Various studies over the years have shown that the biggest music pirates are also the biggest spenders on recorded music. The latest one from The American Assembly goes as far as quantifying the difference between a “high-piracy” group (P2P users) and a “low-piracy” group (non-P2P users):
As first reported by TorrentFreak, the study, which is based on thousands of telephone interviews conducted in the US and Germany, concludes:
US P2P users have larger collections than non-P2P users (roughly 37% more). And predictably, most of the difference comes from higher levels of ‘downloading for free’ and ‘copying from friends/family.’ But some of it also comes from significantly higher legal purchases of digital music than their non-P2P using peers–around 30% higher among US P2P users. Our data is quite clear on this point and lines up with numerous other studies: The biggest music pirates are also the biggest spenders on recorded music.
Our German results appear to confirm this finding–in fact, extravagantly so. German P2P users buy nearly 3 times as much music digital music as their non-P2P using peers. We qualify this because the German results are based on too small a sample to be statistically reliable: only 4% of respondents (39 people) reported using P2P networks. Yet the results are consistent with our wider findings. German P2P use is mostly the province of digital music aficionados who download in large quantities and who also buy in much larger quantities than their non-P2P peers.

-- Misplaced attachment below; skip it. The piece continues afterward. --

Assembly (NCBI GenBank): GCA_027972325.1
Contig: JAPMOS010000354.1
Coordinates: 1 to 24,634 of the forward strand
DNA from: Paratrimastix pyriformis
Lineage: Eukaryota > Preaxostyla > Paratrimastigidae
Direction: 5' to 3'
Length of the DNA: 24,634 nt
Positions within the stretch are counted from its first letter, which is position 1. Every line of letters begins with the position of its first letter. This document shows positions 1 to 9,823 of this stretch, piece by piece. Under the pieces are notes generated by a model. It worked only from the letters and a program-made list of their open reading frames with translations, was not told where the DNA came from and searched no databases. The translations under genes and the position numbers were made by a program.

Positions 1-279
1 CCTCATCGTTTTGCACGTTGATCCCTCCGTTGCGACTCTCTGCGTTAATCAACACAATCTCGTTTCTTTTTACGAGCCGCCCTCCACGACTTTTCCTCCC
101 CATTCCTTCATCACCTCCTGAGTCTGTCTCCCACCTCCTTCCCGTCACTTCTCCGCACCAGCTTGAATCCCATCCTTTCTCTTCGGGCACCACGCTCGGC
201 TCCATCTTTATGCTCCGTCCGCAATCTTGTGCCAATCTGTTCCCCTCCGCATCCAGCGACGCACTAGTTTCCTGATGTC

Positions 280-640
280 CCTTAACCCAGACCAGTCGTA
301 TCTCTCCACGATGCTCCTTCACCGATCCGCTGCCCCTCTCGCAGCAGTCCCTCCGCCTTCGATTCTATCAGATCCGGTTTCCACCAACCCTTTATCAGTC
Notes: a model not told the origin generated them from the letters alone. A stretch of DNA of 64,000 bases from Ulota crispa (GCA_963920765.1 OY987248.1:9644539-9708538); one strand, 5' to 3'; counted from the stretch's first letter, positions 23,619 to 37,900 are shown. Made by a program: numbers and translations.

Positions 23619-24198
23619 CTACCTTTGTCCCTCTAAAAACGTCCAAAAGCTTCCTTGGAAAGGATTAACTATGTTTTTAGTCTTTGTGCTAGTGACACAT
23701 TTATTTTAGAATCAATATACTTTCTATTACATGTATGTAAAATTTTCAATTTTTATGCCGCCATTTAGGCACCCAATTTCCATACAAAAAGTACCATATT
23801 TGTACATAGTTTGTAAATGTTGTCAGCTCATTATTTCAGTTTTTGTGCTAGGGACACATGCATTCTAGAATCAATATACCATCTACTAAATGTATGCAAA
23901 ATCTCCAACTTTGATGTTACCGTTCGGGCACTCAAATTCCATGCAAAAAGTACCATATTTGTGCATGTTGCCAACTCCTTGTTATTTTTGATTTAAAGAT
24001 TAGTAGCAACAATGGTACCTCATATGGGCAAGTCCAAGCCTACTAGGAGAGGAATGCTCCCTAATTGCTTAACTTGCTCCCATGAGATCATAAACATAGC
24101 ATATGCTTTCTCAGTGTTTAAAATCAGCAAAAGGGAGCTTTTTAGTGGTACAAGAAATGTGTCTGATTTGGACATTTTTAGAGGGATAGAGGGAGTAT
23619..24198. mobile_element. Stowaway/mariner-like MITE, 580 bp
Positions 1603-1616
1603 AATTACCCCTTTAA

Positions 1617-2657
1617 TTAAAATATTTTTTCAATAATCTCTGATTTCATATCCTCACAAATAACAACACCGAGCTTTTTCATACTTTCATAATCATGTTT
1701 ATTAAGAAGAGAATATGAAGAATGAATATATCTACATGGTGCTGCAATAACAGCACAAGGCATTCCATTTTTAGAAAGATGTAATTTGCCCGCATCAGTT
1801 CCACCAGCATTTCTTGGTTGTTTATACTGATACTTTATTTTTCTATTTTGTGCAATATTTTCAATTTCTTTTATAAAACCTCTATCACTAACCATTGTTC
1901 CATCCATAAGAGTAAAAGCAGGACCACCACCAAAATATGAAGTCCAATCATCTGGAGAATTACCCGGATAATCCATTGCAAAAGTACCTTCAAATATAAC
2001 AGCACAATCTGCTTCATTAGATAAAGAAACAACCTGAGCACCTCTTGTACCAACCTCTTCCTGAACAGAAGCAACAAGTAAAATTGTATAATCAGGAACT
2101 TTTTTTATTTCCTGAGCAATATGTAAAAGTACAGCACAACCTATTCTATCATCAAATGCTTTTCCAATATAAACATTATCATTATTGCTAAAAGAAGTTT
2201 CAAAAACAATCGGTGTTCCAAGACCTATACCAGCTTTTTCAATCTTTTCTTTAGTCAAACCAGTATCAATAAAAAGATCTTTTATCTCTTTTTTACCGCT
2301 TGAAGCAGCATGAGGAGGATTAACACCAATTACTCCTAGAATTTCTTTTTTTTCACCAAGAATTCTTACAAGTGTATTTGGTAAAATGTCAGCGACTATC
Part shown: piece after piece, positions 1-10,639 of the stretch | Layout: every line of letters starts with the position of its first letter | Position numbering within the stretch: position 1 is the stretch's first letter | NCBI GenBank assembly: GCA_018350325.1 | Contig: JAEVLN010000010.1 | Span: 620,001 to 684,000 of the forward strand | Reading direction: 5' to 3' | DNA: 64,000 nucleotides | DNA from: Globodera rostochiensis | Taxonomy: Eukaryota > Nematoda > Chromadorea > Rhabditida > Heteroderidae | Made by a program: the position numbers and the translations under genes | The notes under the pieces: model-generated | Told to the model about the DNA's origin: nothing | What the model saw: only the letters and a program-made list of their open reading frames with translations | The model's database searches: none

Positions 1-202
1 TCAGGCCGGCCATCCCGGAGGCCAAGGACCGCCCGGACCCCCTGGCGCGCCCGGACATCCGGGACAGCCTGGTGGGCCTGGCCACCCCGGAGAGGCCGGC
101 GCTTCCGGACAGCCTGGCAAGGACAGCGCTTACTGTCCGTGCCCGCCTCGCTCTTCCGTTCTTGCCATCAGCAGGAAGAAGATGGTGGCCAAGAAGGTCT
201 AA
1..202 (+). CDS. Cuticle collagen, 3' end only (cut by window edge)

We’re seeing once again that music lovers will get their content one way or another, and if they deem it worthy of support, they will buy it. This process includes sampling and discovering content, and in today’s age, piracy is one of the best ways to do it.
I say “one of the best” because it turns out the research finds offline music piracy is far more prevalent than online music piracy. Again, as you can see in the chart above for the US, all the age groups clearly copy from friends and family as well as rip more than they download content.